Will I lose too much weight after surgery?
by Kaye Bailey
Weight loss is so consistent and rapid after gastric bypass surgery many patients begin to fear they may become emaciated. They ask, “Will my body know when it’s time to stop losing weight?” Patients fresh out of weight loss surgery usually find this question absurd – Impossible! Lifelong dieters don’t become emaciated. However, patients nearing their goal weight become concerned as their body continues shedding weight rapidly showing no sign of stopping.
When patients are following the rules of weight loss surgery the body will stabilize at an appropriate weight, even as the patient continues with low-caloric food intake. The diet industry calls this weight the “set point.” Body-weight set point is Nature's idea of what amount of fat a body needs.
Weight loss occurs when stored energy is used. By eating protein and exercising, the only available stored energy for the body to burn is fat. This reasoning concludes the body will maintain its weight when it has burned all of its stored fat, when muscles are used through living and daily exercise, and when nutritional needs through a careful diet and supplementation are met. Patients are advised to continue to exercise, take vitamin supplements, eat nutritionally with a focus on high protein, low volume meals while avoiding snacking. Failure to exercise and a decrease in protein intake will cause the body to consume muscle and possibly regain weight.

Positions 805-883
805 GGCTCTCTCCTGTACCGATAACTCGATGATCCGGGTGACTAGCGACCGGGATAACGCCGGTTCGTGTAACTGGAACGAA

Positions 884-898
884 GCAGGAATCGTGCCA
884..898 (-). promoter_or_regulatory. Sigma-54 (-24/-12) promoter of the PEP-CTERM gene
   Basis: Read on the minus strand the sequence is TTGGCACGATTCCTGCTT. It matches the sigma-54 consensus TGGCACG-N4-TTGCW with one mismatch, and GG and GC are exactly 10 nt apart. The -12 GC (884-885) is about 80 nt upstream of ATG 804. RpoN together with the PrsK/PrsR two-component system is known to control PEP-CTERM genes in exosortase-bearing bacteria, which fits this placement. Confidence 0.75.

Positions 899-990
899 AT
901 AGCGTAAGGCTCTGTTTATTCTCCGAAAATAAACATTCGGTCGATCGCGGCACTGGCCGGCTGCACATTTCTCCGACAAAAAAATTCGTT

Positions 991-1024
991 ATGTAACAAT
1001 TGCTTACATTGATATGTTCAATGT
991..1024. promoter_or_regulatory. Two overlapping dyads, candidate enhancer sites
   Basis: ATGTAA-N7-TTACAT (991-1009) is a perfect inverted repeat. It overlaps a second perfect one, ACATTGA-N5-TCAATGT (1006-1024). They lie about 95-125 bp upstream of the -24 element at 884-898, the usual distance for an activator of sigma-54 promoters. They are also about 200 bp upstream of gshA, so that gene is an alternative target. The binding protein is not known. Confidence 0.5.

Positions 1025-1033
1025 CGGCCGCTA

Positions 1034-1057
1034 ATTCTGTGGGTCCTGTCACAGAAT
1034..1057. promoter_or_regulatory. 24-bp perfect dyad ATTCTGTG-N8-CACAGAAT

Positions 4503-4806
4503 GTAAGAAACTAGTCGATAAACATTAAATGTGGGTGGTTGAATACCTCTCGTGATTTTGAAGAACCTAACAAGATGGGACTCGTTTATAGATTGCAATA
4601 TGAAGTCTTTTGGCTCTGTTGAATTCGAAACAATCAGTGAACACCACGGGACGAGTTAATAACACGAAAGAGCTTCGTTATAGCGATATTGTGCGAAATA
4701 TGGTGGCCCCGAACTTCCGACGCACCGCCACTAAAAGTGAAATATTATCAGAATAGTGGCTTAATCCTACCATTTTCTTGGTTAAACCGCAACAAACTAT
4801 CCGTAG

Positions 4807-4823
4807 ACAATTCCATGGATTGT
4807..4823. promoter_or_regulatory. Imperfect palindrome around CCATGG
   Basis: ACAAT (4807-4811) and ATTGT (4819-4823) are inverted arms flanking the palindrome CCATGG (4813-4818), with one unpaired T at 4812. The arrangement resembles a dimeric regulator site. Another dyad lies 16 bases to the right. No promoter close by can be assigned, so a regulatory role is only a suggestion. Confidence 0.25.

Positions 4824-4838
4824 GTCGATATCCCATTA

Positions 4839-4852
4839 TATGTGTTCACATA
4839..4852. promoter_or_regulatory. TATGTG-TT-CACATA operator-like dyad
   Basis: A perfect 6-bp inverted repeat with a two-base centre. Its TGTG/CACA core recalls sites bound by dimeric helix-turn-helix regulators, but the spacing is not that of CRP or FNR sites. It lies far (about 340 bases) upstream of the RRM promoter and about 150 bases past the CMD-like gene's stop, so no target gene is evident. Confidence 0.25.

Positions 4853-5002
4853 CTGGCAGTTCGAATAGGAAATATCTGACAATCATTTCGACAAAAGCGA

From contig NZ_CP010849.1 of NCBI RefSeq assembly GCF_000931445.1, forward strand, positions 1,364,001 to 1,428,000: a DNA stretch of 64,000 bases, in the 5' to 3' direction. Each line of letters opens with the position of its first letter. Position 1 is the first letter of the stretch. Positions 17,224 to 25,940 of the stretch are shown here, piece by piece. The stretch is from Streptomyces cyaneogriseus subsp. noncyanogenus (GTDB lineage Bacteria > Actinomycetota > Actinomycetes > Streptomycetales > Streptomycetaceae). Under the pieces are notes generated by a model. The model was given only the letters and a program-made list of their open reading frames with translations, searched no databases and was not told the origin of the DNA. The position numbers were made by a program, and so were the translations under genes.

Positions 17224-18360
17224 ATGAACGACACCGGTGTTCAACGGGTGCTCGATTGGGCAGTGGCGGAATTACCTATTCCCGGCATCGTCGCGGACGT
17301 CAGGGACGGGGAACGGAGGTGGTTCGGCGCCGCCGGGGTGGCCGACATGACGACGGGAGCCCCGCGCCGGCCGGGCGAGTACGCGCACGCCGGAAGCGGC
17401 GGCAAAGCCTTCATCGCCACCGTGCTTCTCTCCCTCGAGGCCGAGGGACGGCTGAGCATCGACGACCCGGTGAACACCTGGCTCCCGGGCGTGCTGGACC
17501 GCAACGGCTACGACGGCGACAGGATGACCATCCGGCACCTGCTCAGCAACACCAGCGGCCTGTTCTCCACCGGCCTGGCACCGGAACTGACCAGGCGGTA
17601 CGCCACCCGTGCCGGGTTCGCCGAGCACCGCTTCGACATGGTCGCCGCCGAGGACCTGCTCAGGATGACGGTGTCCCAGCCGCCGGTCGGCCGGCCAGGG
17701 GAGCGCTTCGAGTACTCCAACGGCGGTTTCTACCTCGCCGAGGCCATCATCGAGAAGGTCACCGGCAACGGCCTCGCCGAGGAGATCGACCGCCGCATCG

If a patient’s weight continues to drop below a reasonable Body Mass Index (BMI) they must consult with their bariatric center to identify the cause.
When people ask "How much weight have you lost?"
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